I’ve been reading a book written by a woman who moved to India and she talks a lot about the trouble with learning the unwritten customs inherent in a culture different from her own. I was reminded of all the learning that Jerry and I had to do when we moved to Turkey for 18 months. His job was to set up a metal building business for a joint venture between a privately owned American company and a privately owned Turkish company.

We were met at the airport by two young men from the Turkish company. One, Melih, was to be the accountant for the new company. He spoke good English. The other was the driver that had been assigned to us. His name was Ahmet, and he spoke some English, though it was quite rusty from not being used for about 8 years. Ahmet had lived for a few years in London, where he picked up some English, but it took a while for him to understand us, and for us to understand him.

We were advised that the Turkish company was going to order a car for Jerry’s use, but until that happened, Ahmet was to use a company limousine, a Mercedes, to be exact. (See above) Now this sounds pretty prestigious, but it was old and beat up, with several of the windows being held in place by wire. But the engine was good so we had no complaints, other than we felt very uncomfortable being chauffeured everywhere. Upon leaving the airport on our way to the Hilton Hotel, where we would stay until we could decide where to live, we felt like we were the Astors, not the Titles sitting in the back of that 7 passenger limo!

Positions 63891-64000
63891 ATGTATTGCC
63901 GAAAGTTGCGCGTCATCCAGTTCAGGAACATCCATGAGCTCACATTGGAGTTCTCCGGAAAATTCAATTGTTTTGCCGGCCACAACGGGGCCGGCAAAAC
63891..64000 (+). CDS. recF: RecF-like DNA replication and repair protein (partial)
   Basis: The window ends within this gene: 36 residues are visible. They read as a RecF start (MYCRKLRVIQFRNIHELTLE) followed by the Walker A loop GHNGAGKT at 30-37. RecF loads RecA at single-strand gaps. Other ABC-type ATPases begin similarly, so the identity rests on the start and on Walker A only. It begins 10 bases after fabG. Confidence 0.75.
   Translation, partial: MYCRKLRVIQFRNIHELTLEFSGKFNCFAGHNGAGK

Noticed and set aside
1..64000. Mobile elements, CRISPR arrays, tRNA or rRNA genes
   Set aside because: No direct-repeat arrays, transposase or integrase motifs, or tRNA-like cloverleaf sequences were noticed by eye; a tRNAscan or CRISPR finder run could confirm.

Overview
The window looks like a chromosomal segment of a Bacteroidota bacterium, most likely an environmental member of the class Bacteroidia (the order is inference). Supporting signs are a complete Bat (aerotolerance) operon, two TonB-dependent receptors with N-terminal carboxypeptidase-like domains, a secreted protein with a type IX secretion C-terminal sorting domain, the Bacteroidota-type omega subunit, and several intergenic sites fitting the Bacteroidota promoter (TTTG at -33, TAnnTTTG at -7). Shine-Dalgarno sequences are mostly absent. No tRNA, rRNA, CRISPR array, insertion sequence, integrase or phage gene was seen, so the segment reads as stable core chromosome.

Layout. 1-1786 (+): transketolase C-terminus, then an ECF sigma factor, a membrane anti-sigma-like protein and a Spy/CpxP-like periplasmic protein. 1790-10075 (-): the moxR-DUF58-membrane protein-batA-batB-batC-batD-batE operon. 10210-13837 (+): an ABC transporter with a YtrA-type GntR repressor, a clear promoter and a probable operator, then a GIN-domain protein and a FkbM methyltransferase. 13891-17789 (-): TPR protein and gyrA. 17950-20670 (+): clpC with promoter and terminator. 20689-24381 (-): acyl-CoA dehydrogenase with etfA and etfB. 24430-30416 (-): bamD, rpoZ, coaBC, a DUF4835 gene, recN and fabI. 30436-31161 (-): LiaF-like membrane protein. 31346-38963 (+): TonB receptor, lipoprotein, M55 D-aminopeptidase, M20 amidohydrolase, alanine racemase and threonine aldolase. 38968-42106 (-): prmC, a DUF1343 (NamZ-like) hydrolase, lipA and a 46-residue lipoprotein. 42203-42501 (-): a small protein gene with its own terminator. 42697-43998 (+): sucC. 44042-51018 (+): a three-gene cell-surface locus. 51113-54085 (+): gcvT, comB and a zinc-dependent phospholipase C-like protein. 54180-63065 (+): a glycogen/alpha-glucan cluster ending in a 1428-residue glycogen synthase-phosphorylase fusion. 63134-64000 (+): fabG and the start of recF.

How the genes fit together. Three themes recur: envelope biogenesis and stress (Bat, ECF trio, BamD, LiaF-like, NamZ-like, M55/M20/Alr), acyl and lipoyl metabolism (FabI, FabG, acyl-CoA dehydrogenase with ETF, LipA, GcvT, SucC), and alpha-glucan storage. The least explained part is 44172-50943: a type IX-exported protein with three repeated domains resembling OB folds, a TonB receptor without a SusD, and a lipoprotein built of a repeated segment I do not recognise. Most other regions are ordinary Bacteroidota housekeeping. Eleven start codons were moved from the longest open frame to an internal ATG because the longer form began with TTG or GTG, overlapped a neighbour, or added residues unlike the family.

Ahmet was much more impressed with the limo than we were. The car that was to be our ultimate “company” car took a long time to arrive – and we had no clue what the Turkish partner was going to provide. We spent many months using that old blue limo, even taking it on several weekend trips (driver included) out of the metropolitan area.

One day Ahmet phoned me to ask if I would take a picture of a new car that had just been delivered. I wondered if it might be the one we were going to get. Ahmet said none of the drivers knew who it was for, but he hoped it would be for us.

I walked the few short blocks over to the company and sure enough, there was Ahmet standing beside a shiny white brand-new limo. I could see the gears of his mind working to imagine how he would look in the driver’s seat….so I snapped a photo like he wanted. The next morning Ahmet arrived all glum and downcast; he told us that at the end of the day, the boss came out with his driver, got in the new white limousine and drove off.

It was hard to keep Ahmet the driver separate from Ahmet our friend. Constitutionally, Jerry and I do not think of people according to their rank. Ahmet helped us a great deal and we felt like he was part of our family. We had great fun together, the three of us. But during the working day, we had to allow Ahmet to be a driver like the other drivers. If we were out to lunch on a Saturday, we expected him to sit at the table with us and we paid for his lunch. During the work week, he always sat with the other drivers over in the corner of a restaurant.

Finally, many months down the line our company car arrived. Ahmet didn’t say a word, but I know he was disappointed. Even the driver of a rattle-trap Mercedes had more cachet than the driver of a little Ford, shiny and new notwithstanding. It was not so hard for us to sit in the back seat in this car. And it certainly made for easier conversation while we were out and about. But we knew Ahmet was disappointed.